Archive for the ‘Bruce Springsteen’ Category

Last weekend, yesterday and again this morning, I played the latest installment of Bruce Springsteen’s Live Series, Stripped Down. It features acoustic renditions of 15 songs, from “Dancing in the Dark” at Neil Young’s 1986 Bridge Benefit in Mountain View, Cal., to “Empty Sky” from the final stop of the 2005 Devils & Dust tour in Trenton. Unlike the archival concert releases available on brucespringsteen.net, the compilations can be streamed from the usual suspects – in my case, Apple Music, but for those who eschew the subscription services, it’s also available (with commercials) via YouTube.

As one might expect, it’s a sterling set accented by songs that still resonate despite some – in theory, at least – being long past their expiration dates. The tales of tough times in the ‘70s and ‘80s, as depicted with a novelist’s eye in “Seeds,” “Youngstown” and “The River” are not dusty remnants of a bygone era, in other words, though some may initially hear them that way. As Springsteen sings in “Wrecking Ball,” “hard times come, and hard times go/yeah, just to come again” – and, thanks to the COVID-19 pandemic, tough times are back yet again.

“Youngstown,” to my ears, is the album’s pièce de résistance. Originally released on The Ghost of Tom Joad in 1995, it examines the corrosion of manufacturing jobs in what’s now known as the Rust Belt: “From the Monongahela Valley to the Mesabi Iron Range/To the coal mines of Appalachia, the story’s always the same/Seven hundred tons of metal a day, now sir you tell me the world’s changed/Once I made you rich enough, rich enough to forget my name…” It’s a detached, matter-of-fact portrayal of a working man whose way of life has been dispatched by the closing of a factory.

In any event, there’s little negative I can say about the live compilation except for this: None of the songs were recorded in Philadelphia, the city that championed Bruce first. C’est la vie. If you have Apple Music or Spotify, or access to YouTube, give it a listen – you won’t be disappointed.

The song list:

The hot August night ended with myself and fellow Bruce Springsteen fans, including Diane, huddled inside my 1990 Dodge Colt, where the chilled air blasting from the A.C. provided little solace to the heat and humidity that gripped the night like a vise. To say the others were beside themselves would be an understatement; they’d passed that mark a few hours before, when Bruce and his Non-Street Band performed “Darkness on the Edge of Town” as if it were a karaoke tune. No, they were despondent, grieving the end of Life as They Knew It.

Here’s a performance of “Darkness” from MTV’s Plugged special, which was recorded on Sept. 22, 1992. It just sounds…weak.

Although I’d been a fan for some time, I should explain, it was my first time seeing him in concert – as I often say, “time and circumstance” (aka school, work and lack of cash) had kept me away. Which is to say, I was much less shellshocked than the others, each of whom were decades-long veterans of the E Street army. Still, even to me, the night had seemed off, with the new material lacking the intangible that separates the memorable from the mundane and the old material more akin to mimeographed copies than anything. “John Mellencamp put on a better show,” I said, referencing the January show I wrote about yesterday.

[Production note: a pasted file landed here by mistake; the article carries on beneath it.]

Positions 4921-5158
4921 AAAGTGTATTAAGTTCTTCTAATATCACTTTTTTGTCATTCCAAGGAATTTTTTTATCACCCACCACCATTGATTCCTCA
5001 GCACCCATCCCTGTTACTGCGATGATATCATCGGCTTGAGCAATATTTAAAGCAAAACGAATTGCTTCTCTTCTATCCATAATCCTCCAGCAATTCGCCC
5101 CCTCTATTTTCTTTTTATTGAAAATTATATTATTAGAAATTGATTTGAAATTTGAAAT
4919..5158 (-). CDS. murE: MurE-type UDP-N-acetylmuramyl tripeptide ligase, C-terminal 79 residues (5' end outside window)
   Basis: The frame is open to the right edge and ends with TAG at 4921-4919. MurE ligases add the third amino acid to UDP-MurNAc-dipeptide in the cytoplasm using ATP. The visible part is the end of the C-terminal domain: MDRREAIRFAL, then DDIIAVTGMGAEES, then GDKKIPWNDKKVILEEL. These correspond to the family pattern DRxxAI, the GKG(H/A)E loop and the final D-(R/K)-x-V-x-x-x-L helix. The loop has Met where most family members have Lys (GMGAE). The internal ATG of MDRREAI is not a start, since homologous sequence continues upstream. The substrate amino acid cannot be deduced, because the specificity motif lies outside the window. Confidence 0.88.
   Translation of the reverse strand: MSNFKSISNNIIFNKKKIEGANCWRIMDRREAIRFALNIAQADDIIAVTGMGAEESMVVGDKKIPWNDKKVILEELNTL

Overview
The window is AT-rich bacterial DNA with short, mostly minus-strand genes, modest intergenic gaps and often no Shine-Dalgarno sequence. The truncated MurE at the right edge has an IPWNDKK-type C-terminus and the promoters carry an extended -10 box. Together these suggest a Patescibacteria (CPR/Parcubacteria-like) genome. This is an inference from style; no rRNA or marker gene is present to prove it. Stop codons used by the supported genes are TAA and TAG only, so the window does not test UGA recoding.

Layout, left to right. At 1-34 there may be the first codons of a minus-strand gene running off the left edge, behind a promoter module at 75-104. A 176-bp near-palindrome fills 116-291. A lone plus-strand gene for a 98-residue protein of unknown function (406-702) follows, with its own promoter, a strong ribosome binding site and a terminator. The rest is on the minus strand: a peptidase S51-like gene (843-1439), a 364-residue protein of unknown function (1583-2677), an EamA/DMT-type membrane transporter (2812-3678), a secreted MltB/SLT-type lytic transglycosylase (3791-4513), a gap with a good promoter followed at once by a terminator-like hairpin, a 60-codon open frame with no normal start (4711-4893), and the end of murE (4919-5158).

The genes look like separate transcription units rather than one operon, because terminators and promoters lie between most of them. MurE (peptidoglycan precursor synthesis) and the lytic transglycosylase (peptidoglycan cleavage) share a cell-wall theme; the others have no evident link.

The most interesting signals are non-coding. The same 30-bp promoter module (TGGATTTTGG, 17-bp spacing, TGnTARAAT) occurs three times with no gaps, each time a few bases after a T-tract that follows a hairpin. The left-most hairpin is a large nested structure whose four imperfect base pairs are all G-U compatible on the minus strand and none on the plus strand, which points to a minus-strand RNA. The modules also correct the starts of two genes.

Diane agreed and the others – not Mellencamp fans, as I recall – refused to argue. They were aghast at the comparison, mind you, but were so disappointed by Springsteen that they couldn’t and wouldn’t disagree.

Let me back up: 

In 1992, for those who don’t know the backstory, Bruce Springsteen released two solo albums, Human Touch and Lucky Town, on the same day, and then hit the road to promote them with a band that didn’t include the famed E Street Band (Clarence Clemons, Danny Federici, Garry Tallent, Nils Lofgren and/or Steven Van Zandt, and Max Weinberg), just the professor and Mary Ann (aka Roy Bittan and Patti Scialfa).

To my ears, Human Touch – which he worked on from late ‘89 to early ’91 – housed few solid songs and many flaws, including oft-generic lyrics and a sterile production that made it sound as if Bruce had joined Toto. Two good examples: The stark renditions of “Soul Driver” and “Real World” at the 1990 Christic shows are hypnotic, while the recorded versions sport sheens that seemingly court the fans of “Rosanna,” not “Rosalita.” (That’s not a snarky gibe directed at Toto drummer Jeff Porcaro, by the way, as he actually keeps a steady rhythm alongside bassist – and future “American Idol” judge – Randy Jackson, but at the gloss Springsteen and his production cohorts embossed onto the songs.)

Lucky Town, on the other hand, was (and remains) a smart 10-song set that finds Springsteen caught in a crossfire that he’s attempting to understand. The songs were primarily recorded at the end of ’91 and possess a zest lacking on much of the Human Touch material; they don’t sound labored over (though, no doubt, they were). If anything, they maintain the stripped-down template he utilized for Tunnel of Love. He handles the bulk of the instrumental chores himself, backed only by drummer Gary Mallaber, though Bittan, Jackson, keyboardist Ian McLagen and Trickster all make guest appearances.